Alexander Fury: Every haircut is like Sweeney Todd, to me

Why did haircuts have to become a fashion accessory?

I bemoan the fact that hair became a fashion accessory in the 1960s. OK, it’s been on the fashion radar for centuries – Marie Antoinette’s frigate- or fruit-topped poufs, Louis XIV’s powdered wigs, Queen Elizabeth’s flaming locks – but the 1960s marked something different. Hair became about cut, colour, and about your actual hair, not wigs. Hats flew out the window for everyday wear.

I wouldn’t mind them flying right back in. Because I loathe having my hair cut, in case you can’t tell from the unruly locks I generally sport. I’m not entirely sure why. Bar a haircut that amounted to a scalping aged 18 (I wanted Hedi Slimane, I ended up skinhead), I’ve had no scarring psychological experiences with hairdressing. But I’ve despised it since infancy.

I’ve examined the reasons for my hatred. They are complex, and numerous. I recently had a cornea infection and underwent various hideous procedures involving scalpels and woefully inadequate anaesthetic (I demand full sensory deprivation for anything more uncomfortable than a toenail clipping).

I realised halfway through my most recent haircut that I reacted in exactly the same manner: cold sweats, nausea and all. Other people look on haircuts as a form of social exchange – they chat and read magazines. I look upon them as necessary but barely bearable torture. I grit my teeth, stare at the floor, and try not to vomit.

This certainly isn’t a criticism of those who have cut my hair. It’s a paean of praise. God knows how they put up with a gibbering, sweaty, curly haired wreck such as me.

Life and Style
ebookNow available in paperback
ebooks
ebookA delicious collection of 50 meaty main courses
Latest stories from i100
Have you tried new the Independent Digital Edition apps?
SPONSORED FEATURES
Independent Dating
and  

By clicking 'Search' you
are agreeing to our
Terms of Use.

ES Rentals

    iJobs Job Widget
    iJobs Fashion

    Recruitment Genius: UX Consultant

    £35000 - £45000 per annum: Recruitment Genius: You will be working with a 8 st...

    Recruitment Genius: Part-time Editor

    £8000 - £12000 per annum: Recruitment Genius: A unique opportunity has arisen ...

    Recruitment Genius: Field Sales Executive

    Negotiable: Recruitment Genius: An exceptional opportunity has arisen for a pa...

    Recruitment Genius: Kitchen and Bathroom Installers

    £18000 - £20000 per annum: Recruitment Genius: This provider of designer kitch...

    Day In a Page

    Orthorexia nervosa: How becoming obsessed with healthy eating can lead to malnutrition

    Orthorexia nervosa

    How becoming obsessed with healthy eating can lead to malnutrition
    Lady Chatterley is not obscene, says TV director

    Lady Chatterley’s Lover

    Director Jed Mercurio on why DH Lawrence's novel 'is not an obscene story'
    Farmers in tropical forests are training ants to kill off bigger pests

    Set a pest to catch a pest

    Farmers in tropical forests are training ants to kill off bigger pests
    Mexico: A culture that celebrates darkness as an essential part of life

    The dark side of Mexico

    A culture that celebrates darkness as an essential part of life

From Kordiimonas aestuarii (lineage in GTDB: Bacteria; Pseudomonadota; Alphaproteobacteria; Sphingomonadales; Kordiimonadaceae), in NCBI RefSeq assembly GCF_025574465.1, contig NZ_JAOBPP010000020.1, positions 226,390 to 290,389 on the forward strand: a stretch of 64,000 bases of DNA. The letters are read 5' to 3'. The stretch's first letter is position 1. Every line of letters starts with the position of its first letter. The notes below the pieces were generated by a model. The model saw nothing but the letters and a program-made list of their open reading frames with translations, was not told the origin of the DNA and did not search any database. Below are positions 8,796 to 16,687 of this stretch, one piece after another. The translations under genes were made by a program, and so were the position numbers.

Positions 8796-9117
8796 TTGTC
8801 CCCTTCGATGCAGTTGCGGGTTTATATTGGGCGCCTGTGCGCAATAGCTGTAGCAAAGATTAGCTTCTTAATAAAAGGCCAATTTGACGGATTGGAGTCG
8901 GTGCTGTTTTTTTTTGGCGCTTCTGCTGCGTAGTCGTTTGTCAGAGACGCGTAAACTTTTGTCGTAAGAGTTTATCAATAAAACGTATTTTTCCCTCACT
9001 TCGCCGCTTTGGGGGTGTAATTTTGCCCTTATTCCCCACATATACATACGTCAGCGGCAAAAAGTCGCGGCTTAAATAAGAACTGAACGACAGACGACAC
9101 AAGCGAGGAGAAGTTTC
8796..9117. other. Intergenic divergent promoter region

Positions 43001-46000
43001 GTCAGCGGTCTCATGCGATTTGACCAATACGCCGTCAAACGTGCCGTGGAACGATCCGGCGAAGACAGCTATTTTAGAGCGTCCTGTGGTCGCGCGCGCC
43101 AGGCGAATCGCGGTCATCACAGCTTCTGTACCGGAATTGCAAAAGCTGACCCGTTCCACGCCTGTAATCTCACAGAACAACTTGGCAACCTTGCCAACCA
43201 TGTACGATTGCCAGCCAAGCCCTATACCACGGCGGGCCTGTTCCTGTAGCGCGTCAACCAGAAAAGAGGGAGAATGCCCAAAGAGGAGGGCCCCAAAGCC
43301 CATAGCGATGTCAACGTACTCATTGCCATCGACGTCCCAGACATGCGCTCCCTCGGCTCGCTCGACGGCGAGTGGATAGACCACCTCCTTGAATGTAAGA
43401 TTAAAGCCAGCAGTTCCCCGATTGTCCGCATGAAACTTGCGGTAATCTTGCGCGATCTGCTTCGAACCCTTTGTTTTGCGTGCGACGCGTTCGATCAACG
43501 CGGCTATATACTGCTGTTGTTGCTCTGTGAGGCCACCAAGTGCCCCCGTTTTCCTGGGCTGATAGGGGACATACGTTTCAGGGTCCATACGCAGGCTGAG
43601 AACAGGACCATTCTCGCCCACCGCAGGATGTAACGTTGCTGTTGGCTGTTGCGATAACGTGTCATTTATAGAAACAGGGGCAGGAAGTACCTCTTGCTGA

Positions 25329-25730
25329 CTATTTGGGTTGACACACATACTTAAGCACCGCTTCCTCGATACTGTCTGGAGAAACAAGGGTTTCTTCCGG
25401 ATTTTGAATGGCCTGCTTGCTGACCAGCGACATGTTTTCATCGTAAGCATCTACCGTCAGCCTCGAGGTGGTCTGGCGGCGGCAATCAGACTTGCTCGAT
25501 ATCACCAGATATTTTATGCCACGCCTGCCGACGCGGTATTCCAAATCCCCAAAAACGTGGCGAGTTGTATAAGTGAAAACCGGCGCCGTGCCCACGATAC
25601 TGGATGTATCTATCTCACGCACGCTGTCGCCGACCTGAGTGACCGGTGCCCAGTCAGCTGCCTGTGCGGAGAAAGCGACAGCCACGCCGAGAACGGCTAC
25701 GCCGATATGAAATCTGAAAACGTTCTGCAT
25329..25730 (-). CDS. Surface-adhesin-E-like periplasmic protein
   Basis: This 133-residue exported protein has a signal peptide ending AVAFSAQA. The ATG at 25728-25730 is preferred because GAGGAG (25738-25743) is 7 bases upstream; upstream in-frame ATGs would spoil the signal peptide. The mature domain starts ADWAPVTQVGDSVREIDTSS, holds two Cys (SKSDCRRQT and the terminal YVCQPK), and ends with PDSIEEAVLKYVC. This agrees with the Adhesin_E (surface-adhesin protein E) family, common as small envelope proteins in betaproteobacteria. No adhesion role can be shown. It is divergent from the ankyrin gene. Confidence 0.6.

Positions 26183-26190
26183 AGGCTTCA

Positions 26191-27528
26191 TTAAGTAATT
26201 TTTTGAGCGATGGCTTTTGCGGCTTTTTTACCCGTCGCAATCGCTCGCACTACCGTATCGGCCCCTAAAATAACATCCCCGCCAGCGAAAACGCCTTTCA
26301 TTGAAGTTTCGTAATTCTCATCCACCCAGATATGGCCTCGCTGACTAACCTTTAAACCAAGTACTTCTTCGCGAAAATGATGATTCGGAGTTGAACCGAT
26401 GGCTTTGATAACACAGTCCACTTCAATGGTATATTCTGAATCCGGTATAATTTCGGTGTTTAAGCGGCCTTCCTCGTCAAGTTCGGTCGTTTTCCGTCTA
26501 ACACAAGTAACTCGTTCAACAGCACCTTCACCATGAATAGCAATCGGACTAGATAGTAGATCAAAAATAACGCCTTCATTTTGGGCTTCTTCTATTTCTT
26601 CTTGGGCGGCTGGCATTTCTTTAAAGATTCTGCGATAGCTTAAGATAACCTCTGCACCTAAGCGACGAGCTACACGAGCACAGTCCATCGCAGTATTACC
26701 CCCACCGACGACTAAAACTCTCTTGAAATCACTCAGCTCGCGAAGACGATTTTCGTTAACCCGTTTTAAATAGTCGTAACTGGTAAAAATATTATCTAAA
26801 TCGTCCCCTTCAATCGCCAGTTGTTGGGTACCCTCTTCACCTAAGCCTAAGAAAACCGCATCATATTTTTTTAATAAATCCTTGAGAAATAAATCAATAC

Being sexually assaulted was not your fault, Chrissie Hynde. Don't tell other victims it was theirs

    Being sexually assaulted was not your fault, Chrissie Hynde

    Please don't tell other victims it was theirs
    A nap a day could save your life - and here's why

    A nap a day could save your life

    A midday nap is 'associated with reduced blood pressure'
    If men are so obsessed by sex, why do they clam up when confronted with the grisly realities?

    If men are so obsessed by sex...

    ...why do they clam up when confronted with the grisly realities?
    The comedy titans of Avalon on their attempt to save BBC3

    Jon Thoday and Richard Allen-Turner

    The comedy titans of Avalon on their attempt to save BBC3
    The bathing machine is back... but with a difference

    Rolling in the deep

    The bathing machine is back but with a difference
    Part-privatised tests, new age limits, driverless cars: Tories plot motoring revolution

    Conservatives plot a motoring revolution

    Draft report reveals biggest reform to regulations since driving test introduced in 1935
    The Silk Roads that trace civilisation: Long before the West rose to power, Asian pathways were connecting peoples and places

    The Silk Roads that trace civilisation

    Long before the West rose to power, Asian pathways were connecting peoples and places
    House of Lords: Outcry as donors, fixers and MPs caught up in expenses scandal are ennobled

    The honours that shame Britain

    Outcry as donors, fixers and MPs caught up in expenses scandal are ennobled
    When it comes to street harassment, we need to talk about race

    'When it comes to street harassment, we need to talk about race'

    Why are black men living the stereotypes and why are we letting them get away with it?
    International Tap Festival: Forget Fred Astaire and Ginger Rogers - this dancing is improvised, spontaneous and rhythmic

    International Tap Festival comes to the UK

    Forget Fred Astaire and Ginger Rogers - this dancing is improvised, spontaneous and rhythmic
    War with Isis: Is Turkey's buffer zone in Syria a matter of self-defence – or just anti-Kurd?

    Turkey's buffer zone in Syria: self-defence – or just anti-Kurd?

    Ankara accused of exacerbating racial division by allowing Turkmen minority to cross the border